VERNA VAN DIEMEN
Everyone knew him as Rudolph Paulse the entertainer, the MC and the singer. He brought much laughter and smiles to the thousands of people he entertained during his 50-year career.
To his family he was Rudolph Porthen, the warm father. He was private but proud to show off his children. He always made their birthdays special, and always left them with a song in their heart.
Mr Porthen died last week at his home in New Woodlands, after a long illness.
Mr Porthen’s stage name was changed to Paulse after he performed in Durban during the 1960s.
His oldest son Alister spoke to the Plainsman at a family gathering on Sunday May 15.
Alister said the surname originated from Mr Porthen’s immigrant father who was Indian and landed in Cape Town after WWII.
“Porthen was an Indian surname and when my dad performed in Durban during the 1960s a reporter decided his surname could not be Porthen because he did not look like an Indian. So she assumed it was Paulse. It was an honest mistake and the name stuck,” he said.
Mr Porthen grew up in District 6, then moved to Athlone. He moved to Westridge in the late 1970s and later moved to New Woodlands.
He managed the Inn on the Plain, the Galaxy nightclub in Rylands, and Goldfinger in Athlone. He also MCd at local and international events, started a band, organised music shows and had received many accolades over the years for his contribution to Cape Town’s entertainment industry and Mr Porthen was even featured in a book on influential people from the Mitchell’s: A place in the Sun.
Alister spoke about the different decades and how his dad evolved in the music industry and nightclub scene.
Mr Porthen started his career in the 1960s with the touring group, the Golden City Dixies and the Black and White Minstrels. They played to massive audiences while touring the country and Namibia, said Alister.
“In 1970s my dad sang for a band called The Excitement. The members were from Athlone and surrounds. He played predominatly at the Rock Den and Las Vegas in Athlone,” said Alister.
It was in the 1980s that Mr Porthen’s career really took off.
“In the 1980s my father shot to fame in a big way in Cape Town. He formed his own group called Afro Express and that was also his dream. One of the female vocalists, Felicia Marion, from the gospel group Joy which rose to fame in the 1980s with their single Paradise Road, was part of Afro Express.”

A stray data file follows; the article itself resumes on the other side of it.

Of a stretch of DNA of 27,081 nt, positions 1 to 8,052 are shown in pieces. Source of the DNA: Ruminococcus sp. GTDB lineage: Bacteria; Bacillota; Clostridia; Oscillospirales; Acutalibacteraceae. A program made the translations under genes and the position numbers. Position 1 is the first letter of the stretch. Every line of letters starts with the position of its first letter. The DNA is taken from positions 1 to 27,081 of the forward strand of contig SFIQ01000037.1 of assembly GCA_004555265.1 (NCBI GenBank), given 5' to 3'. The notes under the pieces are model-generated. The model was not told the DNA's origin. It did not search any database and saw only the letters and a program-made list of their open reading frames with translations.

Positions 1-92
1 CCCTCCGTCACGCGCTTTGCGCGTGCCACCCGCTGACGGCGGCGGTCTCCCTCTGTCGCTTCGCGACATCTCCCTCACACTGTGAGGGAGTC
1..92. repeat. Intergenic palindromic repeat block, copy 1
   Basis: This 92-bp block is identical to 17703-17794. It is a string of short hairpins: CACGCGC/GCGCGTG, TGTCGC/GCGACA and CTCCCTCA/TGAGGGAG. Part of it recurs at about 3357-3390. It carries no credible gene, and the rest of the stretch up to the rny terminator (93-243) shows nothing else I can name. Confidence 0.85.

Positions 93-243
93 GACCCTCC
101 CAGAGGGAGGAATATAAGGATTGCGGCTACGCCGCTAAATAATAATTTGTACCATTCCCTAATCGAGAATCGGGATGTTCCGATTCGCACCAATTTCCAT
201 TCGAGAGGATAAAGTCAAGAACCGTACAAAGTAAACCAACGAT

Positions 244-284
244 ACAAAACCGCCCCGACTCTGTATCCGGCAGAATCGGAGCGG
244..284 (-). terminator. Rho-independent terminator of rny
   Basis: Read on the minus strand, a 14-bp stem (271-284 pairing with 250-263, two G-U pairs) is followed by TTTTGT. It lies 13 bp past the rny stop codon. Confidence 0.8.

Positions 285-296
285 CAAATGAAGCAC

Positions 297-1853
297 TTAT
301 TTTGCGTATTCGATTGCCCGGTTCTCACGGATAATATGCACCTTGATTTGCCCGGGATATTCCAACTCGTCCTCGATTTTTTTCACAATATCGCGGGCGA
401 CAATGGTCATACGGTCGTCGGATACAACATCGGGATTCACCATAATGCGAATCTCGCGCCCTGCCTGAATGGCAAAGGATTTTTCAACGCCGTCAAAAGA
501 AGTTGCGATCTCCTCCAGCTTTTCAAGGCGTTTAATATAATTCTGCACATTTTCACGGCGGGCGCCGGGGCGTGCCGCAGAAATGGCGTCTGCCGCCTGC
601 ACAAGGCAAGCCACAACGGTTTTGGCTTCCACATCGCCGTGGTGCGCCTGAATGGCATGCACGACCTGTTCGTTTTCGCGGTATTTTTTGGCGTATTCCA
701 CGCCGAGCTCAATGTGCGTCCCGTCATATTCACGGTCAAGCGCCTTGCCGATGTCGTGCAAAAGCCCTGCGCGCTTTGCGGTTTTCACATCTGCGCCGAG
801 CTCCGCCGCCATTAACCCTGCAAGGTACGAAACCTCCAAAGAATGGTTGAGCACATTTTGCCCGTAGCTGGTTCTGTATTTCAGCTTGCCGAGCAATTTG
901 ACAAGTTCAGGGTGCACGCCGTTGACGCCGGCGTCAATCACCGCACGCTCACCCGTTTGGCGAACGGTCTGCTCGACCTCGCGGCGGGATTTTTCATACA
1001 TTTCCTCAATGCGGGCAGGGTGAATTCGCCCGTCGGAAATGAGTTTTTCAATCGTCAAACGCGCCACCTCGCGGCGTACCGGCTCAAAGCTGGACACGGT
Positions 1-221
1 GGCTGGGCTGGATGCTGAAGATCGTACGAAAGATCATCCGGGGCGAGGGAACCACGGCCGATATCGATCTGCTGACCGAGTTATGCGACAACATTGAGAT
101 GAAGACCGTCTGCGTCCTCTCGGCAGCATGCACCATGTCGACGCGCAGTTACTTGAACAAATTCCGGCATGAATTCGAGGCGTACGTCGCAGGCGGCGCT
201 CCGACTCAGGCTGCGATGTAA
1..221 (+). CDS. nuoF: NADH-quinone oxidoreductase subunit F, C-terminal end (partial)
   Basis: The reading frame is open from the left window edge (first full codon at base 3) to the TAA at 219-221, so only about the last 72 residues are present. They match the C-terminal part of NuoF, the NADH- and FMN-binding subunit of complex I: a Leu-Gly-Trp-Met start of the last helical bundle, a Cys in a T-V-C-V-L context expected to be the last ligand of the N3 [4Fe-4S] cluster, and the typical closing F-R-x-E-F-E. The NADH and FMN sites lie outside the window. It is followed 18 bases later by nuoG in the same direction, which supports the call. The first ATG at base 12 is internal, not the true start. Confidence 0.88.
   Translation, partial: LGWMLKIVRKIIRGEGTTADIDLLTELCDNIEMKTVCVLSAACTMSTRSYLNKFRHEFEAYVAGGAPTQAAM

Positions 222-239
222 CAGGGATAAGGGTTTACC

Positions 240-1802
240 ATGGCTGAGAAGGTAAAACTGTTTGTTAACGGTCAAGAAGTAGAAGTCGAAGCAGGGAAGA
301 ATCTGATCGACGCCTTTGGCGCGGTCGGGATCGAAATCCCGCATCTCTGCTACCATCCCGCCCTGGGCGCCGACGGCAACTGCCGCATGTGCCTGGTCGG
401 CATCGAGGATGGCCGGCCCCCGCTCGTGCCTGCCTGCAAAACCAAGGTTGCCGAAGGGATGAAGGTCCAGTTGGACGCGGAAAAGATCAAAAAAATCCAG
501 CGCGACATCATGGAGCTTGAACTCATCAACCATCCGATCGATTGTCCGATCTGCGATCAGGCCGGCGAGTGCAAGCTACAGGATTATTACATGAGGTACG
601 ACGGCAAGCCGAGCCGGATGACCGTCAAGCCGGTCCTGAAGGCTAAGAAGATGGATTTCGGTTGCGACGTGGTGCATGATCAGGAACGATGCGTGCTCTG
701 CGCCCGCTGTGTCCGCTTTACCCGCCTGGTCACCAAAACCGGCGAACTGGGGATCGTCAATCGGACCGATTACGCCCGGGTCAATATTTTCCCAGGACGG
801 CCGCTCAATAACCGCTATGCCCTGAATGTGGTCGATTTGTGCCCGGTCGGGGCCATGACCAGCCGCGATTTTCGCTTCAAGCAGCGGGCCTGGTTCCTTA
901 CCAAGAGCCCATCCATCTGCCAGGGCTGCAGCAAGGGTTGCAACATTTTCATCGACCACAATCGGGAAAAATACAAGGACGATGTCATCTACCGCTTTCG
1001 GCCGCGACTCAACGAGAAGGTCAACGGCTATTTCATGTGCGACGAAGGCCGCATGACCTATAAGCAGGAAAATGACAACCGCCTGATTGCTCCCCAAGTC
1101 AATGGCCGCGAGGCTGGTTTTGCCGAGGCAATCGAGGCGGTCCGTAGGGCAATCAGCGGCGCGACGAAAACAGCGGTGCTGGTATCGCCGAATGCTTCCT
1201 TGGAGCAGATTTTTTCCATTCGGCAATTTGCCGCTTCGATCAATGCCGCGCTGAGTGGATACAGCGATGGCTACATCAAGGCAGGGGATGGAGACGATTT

Mr Porthen held many variety shows and specialised in Motown and cabaret acts.
“My father managed the Goldfinger, which was the hub of the Sunday night cabaret scene. That is how the cabaret circuit started in Cape Town. My dad established that phenonomon. It is where most artists started.
“In the late 1980s, he was recruited by businessman Peter Swartz to manage the Inn On The Plain Hotel,” Alister said.
Alister said his father always had a passion for the people – more than for fame.
“My father has always been driven by doing shows for the community, and in most instances with no charge attached. He believed the people need to live and enjoy the music. It is the main reason why my father never entered the international scene even though he had been approached by international promoters.”
Mr Porthen has 10 children, 22 grandchildren and six great grandchildren.
Some of his children spoke to the Plainsman about their best memories of their father.
His son, Tyrone, said: “I won’t forget that my dad sang at each of our weddings and one of my fondest memories was when I would visit Inn On the Plain with my dad.”
Daughter Natasha de Klerk remembers how she became her teacher’s favourite after she found out who her dad was.
“My dad was very busy, but I remember a time when he was home for an extended period. We had a fireplace where we lived in Vanguard Estate. I remember how we would sit in front of the fireplace and how my dad taught me the song Isn’t She Lovely by Stevie Wonder. My teacher, who used to frequent the Goldfinger, asked the names and occupations of my mom and dad. And when she made the connection, she asked me if I could sing like my dad. She gathered the whole class Standard 1 group and I had to sing Isn’t She Lovely and I became her favourite. I have now played and taught that song to my daughter, just like my dad did with me,” she said.
Tanya Solomon said her dad treasured everything that the children made for him and he loved collecting pictures of the children.
“My dad still had a painting that I made when I was a child. I painted a picture of our family where my father was holding my and Tyrone’s hand. He always treasured those things.
“My dad’s life was busy but he always made time to focus on the family and he would always make a fuss about our birthdays,” she said.
Machelle Seekoei said her dad always ensured that she remembered Saturday morning breakfast the most.
“Saturdays he made us breakfast which consisted of toast, bacon, eggs, and fresh juice from the milky (people who came around to homes selling fresh milk and juice). He loved spending time with us and made sure he spent time with his grandchildren. He always wanted the best for us,” she said.
A memorial service will be held for Mr Porthen at Shekinah Church in Beacon Valley, tomorrow, Thursday May 19, at 7pm. His funeral will be held at Christ the Redeemer Church in Park Avenue, Westridge, on Saturday May 21. The viewing will be at 8am and the service at 9am.